The crime control industry is a powerful lobby that calls for more police and more prisons. We need to remember, and Mayor Owen needs to remember, that prisons are totalitarian institutions which do not address the wide range of ways crime can be controlled in a democratic society - such as a more equitable distribution of income and wealth, decent jobs at decent wages, effective alternatives to prison for non-violent offenders, and drug management policies that keep drug addiction out of the criminal justice system.

Because of media sensationalism, many Canadians still think that crime rates are rising, but since 1991 the general crime rate, and the youth crime rate, have followed the same down-ward trend. (The Expanding Prison, p.63). We need an intelligent debate on crime control, and Mayor Owen could start by reading David Cayley’s excellent book, The Expanding Prison

By Sandy Cameron

(1) The Expanding Prison, by David Cayley, pub. by Anansi Press, 1998, p.65.
(2) The Globe And Mail, October 2/99, “Majority feels criminals treated too softly,” by Kirk Makin.


Civic Election - Nov.20 1999

It's every 3 years now, and for the last 3 it's been people all from the Non-Partisan Association - and maybe that means about as much to gentle readers as the recipe for haggis at a mission.

The NPA - city government - is in the business of making decisions almost solely in favour of business. Bylaws on panhandling, the proliferation of private security, old stand-by beefs like Crab Park access, and the ongoing agenda of the gastown money having decreed that we are no longer welcome in our neighbourhood. The word "lobby" is pretty tame when it comes to the control that certain business and property owners exert over things like zoning decisions and licensing. Gentrification is a goal; elimination of any and all low-income services, housing, community direction is the holy grail. Does this sound like a rant? The decisions and the workings of government can be made to look awful regardless of who it is - just look at the obligatory anti-NDP stuff that appears daily in the media.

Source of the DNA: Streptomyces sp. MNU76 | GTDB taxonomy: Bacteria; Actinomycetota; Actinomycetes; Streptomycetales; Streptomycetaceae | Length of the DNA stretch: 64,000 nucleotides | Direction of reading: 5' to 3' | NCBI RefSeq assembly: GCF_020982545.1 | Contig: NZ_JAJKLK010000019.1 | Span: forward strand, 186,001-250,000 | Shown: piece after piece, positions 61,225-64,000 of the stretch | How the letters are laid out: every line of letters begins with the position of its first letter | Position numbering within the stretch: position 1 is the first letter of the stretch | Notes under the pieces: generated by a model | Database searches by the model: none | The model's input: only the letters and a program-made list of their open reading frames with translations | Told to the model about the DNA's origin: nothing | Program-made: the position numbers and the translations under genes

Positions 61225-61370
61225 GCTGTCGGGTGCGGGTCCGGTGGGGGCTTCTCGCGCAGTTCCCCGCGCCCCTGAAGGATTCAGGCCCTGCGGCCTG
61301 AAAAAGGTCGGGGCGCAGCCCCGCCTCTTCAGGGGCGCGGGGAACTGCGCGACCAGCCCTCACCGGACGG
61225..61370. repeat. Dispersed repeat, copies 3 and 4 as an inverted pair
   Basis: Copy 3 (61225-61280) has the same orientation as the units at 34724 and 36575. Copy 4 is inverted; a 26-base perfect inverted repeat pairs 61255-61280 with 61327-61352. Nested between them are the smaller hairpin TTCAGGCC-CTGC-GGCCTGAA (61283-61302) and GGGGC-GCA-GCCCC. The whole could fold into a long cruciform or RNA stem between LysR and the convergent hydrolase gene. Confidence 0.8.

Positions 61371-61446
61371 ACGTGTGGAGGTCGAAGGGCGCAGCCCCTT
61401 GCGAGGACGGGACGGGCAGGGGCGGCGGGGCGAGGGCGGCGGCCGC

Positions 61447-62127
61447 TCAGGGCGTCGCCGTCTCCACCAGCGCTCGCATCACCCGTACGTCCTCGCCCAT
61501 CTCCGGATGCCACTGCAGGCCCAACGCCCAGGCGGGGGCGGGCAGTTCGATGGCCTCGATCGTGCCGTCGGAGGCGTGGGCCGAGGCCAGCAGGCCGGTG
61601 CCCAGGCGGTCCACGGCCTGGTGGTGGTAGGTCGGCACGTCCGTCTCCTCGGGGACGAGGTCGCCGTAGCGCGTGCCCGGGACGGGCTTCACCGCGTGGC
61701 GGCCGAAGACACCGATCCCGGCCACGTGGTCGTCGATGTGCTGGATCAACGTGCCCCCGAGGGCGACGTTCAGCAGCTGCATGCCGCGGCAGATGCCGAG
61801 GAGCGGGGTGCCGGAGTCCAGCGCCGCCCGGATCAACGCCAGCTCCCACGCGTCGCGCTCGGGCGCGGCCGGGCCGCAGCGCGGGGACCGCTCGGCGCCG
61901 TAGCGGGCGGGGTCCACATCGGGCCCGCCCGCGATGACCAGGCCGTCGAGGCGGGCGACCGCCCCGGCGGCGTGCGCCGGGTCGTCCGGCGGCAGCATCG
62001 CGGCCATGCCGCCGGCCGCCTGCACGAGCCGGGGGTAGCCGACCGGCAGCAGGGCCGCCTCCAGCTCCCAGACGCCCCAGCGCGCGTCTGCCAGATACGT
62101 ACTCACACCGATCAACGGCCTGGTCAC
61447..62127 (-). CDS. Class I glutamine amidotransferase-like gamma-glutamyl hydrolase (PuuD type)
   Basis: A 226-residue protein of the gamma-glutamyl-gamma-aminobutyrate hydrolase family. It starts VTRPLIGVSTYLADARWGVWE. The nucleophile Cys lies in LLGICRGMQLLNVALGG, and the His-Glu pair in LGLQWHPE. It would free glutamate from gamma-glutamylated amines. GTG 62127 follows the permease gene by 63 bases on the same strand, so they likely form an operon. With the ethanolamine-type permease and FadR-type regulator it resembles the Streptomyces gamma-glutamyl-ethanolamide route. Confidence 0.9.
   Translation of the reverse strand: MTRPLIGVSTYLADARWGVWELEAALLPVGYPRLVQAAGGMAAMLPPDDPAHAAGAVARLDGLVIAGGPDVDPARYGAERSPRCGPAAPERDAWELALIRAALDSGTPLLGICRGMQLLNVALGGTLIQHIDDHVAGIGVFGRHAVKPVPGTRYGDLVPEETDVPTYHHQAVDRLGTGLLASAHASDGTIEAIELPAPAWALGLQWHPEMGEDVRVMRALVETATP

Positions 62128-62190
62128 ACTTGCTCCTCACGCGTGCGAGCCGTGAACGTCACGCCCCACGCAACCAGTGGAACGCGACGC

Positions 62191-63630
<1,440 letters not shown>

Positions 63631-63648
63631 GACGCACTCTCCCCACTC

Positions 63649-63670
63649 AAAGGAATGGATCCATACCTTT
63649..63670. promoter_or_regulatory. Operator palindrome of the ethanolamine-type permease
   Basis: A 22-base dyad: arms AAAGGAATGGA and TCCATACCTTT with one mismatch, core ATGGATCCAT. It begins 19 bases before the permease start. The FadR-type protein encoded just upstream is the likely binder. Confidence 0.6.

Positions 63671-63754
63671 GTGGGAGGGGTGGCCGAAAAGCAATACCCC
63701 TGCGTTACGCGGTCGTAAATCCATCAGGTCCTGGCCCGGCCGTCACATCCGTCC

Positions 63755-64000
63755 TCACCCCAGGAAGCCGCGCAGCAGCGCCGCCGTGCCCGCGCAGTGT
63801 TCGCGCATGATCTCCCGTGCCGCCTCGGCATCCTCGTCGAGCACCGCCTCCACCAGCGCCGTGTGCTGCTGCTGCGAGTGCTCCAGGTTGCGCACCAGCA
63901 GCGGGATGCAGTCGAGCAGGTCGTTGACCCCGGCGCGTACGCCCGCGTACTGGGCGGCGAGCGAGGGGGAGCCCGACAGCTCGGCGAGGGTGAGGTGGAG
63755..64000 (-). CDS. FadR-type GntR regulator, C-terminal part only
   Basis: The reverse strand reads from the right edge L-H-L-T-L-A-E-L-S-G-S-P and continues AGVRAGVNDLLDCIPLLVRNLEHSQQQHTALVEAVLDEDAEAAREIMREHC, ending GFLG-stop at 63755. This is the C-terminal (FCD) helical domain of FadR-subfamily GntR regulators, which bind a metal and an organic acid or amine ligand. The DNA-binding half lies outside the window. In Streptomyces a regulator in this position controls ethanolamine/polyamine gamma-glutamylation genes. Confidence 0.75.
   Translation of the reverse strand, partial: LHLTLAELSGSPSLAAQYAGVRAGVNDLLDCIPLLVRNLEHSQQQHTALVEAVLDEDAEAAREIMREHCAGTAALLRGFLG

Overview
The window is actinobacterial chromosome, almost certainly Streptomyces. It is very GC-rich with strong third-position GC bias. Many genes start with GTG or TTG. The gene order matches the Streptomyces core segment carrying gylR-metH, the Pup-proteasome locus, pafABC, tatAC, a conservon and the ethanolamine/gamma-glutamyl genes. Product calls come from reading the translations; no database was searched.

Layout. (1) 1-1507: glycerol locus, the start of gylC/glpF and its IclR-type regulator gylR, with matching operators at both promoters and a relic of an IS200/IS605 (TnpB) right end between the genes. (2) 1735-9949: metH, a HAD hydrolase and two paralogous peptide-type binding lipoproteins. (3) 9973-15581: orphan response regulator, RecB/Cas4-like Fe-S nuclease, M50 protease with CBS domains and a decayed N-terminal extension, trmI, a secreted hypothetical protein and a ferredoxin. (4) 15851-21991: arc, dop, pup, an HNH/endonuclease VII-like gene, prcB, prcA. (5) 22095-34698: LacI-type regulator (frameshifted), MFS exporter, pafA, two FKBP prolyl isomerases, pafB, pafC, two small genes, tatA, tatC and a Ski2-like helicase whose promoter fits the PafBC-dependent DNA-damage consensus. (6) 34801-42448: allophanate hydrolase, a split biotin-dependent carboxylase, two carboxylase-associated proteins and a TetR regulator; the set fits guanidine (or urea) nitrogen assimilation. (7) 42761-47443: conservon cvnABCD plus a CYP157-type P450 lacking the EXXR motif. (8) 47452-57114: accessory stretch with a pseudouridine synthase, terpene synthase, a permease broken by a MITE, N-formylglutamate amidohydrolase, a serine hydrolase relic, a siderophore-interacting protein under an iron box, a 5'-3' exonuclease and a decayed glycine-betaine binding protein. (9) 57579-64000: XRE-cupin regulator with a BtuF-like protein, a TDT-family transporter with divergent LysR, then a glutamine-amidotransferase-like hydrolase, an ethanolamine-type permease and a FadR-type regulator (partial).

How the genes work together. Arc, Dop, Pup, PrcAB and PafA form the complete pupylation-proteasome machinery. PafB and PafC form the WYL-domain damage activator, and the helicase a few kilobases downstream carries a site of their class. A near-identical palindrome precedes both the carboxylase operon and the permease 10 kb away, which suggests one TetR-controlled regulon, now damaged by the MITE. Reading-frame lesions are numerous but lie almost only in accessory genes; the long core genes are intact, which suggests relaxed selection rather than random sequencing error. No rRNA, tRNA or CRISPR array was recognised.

The alternative, the more human, the different - are a formal party. The Coalition of Progressive Electors (COPE) keeps abreast of civic matters and attempts to expose the NPA links and decisions that run afoul of honest government. They have made a liaison with the Green Party to run a joint campaign and a joint slate of candidates. Tthere will be more on the record and direction of the NPA and the need for a new direction, but for now a short biography on some of the candidates.



Funny, that for years I believed the mandate of the Carnegie Centre was to be the living room of the downtown eastside - to provide a safe haven and productive activities alternate to the street life of the area.

These days things have changed. The street corner at Hastings & Main has always been a congested and very unpleasant one.. not a nice place to have to catch your bus. Now it is even worse. I find myself on the road to avoid the drug users who have now apparently taken over the street corner. They are provided with chairs, games and refreshments. I agree that there is a terrible drug problem in this city which is not being addressed. There is a desperate need for more detox and health care for these people. However I do not feel that putting the general public at further risk on that corner is at all fair. Why is this happening????

If there is something hidden here that is very good and to the benefit of mankind I cannot see it.

I can see the effort put into restoring Oppenheimer Park. It is supposed to be a park. The side-walk outside of Carnegie is supposed to be a sidewalk. The handicapped ramp is supposed to be a ramp for just that purpose. How easy is the access now?

I would like see Carnegie as the “living room of the downtown eastside” again, not as a patio which sanctions drug abuse and violence.